Choosing a Game Idea

This is sort of a followup to my post last week about how to decide what to work on. Grant Rodiek’s just wrote about researching a theme, and it starts off by telling you to pick a good one (which, in turn points back to his earlier post about what makes a good theme). I wrote last week about the importance of working on something that inspires you. But there’s more to the process than choosing the ideas you want to work on.

I have several friends who are not boardgamers. These are smart fun people who enjoy games, but they really own a standard deck of cards. The concept of a “card game” without spades, hearts, clubs and diamonds, was a foreign concept. Even my wife, who enjoys mid-weight and heavier games says that sometimes her eyes start to glaze over when a game is introduced as an epic battle between  dwarves and something-or-other. Frankly, I tend to have the same reaction. Along with some of the discussions I was having at Congress of Gamers, this led me to think about how you choose a theme.

As a designer,  you get to pick what experience you want the player to have. Sometimes, this is in the form of a neat mechanic you want a player to use. Sometimes, it’s a neat theme. Often, it’s something that interests you. This is one reason that there are so many games that rely on typical gamer tropes: fantasy, zombies, trading in the Mediterranean, etc. There are aspects of these experiences you want to recreate because you enjoy them.

I started making New Bedford in part because I had recently read Moby Dick, and then saw a PBS documentary about the history of whaling. Personally, I find it a fascinating subject. But whaling is also a touchy subject, and a portion of the people who hear about New Bedford will stay away from the game because of it. Even so, the story of the role whaling played in the development of US history is an important one worth learning about, and a game is one way to make it more appealing. On the other hand, a game that it is a historical look at American industry is only going to appeal to a somewhat small group. New Bedford, however, has the connection to a revered piece of literature. Even so, it’s not a pure adaptation, so it’s not going to tap into it the same way that Moby Dick, the Card Game was able to take advantage of. (And anyway, it’s not effective marketing to tell people, “You should be interested in New Bedford because it’s actually a better game, even though it’s less of an adaptation.”)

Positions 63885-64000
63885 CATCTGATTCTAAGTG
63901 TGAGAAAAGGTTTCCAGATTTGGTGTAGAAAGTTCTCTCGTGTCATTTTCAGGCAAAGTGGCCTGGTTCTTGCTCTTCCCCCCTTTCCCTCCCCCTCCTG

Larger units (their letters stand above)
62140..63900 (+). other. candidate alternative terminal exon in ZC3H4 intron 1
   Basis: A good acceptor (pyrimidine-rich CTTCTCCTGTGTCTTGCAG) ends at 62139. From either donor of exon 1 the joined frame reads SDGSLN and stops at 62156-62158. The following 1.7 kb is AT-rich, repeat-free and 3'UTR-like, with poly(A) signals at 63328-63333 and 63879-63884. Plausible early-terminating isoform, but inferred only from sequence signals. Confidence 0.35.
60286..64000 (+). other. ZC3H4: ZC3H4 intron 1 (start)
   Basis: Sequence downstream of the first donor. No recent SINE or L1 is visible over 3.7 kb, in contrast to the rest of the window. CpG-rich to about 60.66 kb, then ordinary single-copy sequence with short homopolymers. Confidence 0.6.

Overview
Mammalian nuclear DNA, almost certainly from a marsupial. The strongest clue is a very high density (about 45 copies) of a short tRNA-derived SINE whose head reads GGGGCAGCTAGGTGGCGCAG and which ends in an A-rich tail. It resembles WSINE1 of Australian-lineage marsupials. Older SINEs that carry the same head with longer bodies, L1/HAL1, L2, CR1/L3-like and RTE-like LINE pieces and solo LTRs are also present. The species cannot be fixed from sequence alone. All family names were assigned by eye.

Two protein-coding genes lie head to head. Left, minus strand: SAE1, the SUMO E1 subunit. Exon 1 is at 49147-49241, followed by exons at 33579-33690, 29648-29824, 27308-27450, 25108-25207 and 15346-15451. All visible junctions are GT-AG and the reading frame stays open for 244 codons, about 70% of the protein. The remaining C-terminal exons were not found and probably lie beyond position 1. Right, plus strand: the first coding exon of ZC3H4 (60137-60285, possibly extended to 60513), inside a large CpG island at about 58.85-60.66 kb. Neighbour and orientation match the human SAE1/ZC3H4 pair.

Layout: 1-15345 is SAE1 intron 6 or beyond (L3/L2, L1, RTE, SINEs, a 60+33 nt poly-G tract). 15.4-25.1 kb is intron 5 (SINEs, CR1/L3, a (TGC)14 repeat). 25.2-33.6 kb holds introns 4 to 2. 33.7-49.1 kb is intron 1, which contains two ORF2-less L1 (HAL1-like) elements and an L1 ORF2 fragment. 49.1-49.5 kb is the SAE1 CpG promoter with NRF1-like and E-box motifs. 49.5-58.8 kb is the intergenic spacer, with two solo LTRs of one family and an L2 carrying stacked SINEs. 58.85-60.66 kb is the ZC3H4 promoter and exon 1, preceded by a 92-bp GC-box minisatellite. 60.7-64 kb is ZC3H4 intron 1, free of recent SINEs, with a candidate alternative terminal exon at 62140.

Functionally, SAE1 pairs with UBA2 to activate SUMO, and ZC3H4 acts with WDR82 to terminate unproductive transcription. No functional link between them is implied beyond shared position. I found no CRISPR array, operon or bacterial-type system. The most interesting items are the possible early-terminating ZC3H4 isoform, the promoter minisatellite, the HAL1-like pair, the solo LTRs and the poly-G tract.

We can go even further by considering the fact that experiences that appeal to gamers don’t always appeal to people outside the hobby. That’s a shame, because there are a lot of people out there who would really enjoy the hobby, if they felt like they related to it more. In fact, that’s one of the ways in which designers create “gateway” games that serious gamers enjoy, too,  by presenting a more accessible theme. That’s one reason that I really enjoy games from Dice Hate Me; the themes are so instantly relatable.

Recognizing and utilizing these different points of view is an important part of choosing an experience. It’s part of knowing who the audience is for your game. Not only do you as a designer need to be deeply invested in presenting the theme, you need to make sure your players will be invested in it, too. You can start this process by using an established popular theme, or you can also do this with any theme you can think of. But you can’t just rely on other people being interested in the same themes. You’re not going to have immediate success as a designer by creating an experience that only appeals to a small group that shares your interest in an obscure topic.

The secret is that every theme has elements in it that appeal to different people. It’s your job as a designer to find these elements. One of the best ways to get people interested in your game is by honing in on the things you find interesting about the subject. Break the experience down into small parts, and find the parts you get excited about. Is a zombie game great because of the zombies, or is it the fear and paranoia and mood the theme creates? Do you simply like boats, or is it a sense of adventure, or the complexity of sailing, or is it the social interaction of trading and competing with other players? Do you just like medieval towns, or do you like the act of construction, growth, or the small stories of the residents. Each of these elements gives a different way to hook players.

Whether you are dealing with a “popular” theme or something wildly original, focusing on all of the details will help you identify what experiences people will enjoy about a game. Then take those experiences, grow them and refine them. This applies equally well when presenting your own game or when introducing people to a new game. Don’t just make your games for people who “get it”. Find what makes you love the subject, and make that your game. You will be happier with the process, and both you and your players will be happier with your result.

Advertisements

, ,

  1. #1 by Gamer Dave on October 9, 2014 - 10:18 pm

    Whaling might be controversial, but at least it is unique! I read bland themes are best for higlighting mechanisms.

  1. News Bits: October 13, 2014 | iSlaytheDragon
  2. Today in Board Games Issue #234 - Should I Buy the Battle of Five Armies? - Today in Board Games
  3. Lessons from Super Mario Maker | Oakleaf Games

Leave a Reply

Fill in your details below or click an icon to log in:

WordPress.com Logo

You are commenting using your WordPress.com account. Log Out / Change )

Twitter picture

You are commenting using your Twitter account. Log Out / Change )

Facebook photo

You are commenting using your Facebook account. Log Out / Change )

Google+ photo

You are commenting using your Google+ account. Log Out / Change )

Connecting to %s

%d bloggers like this: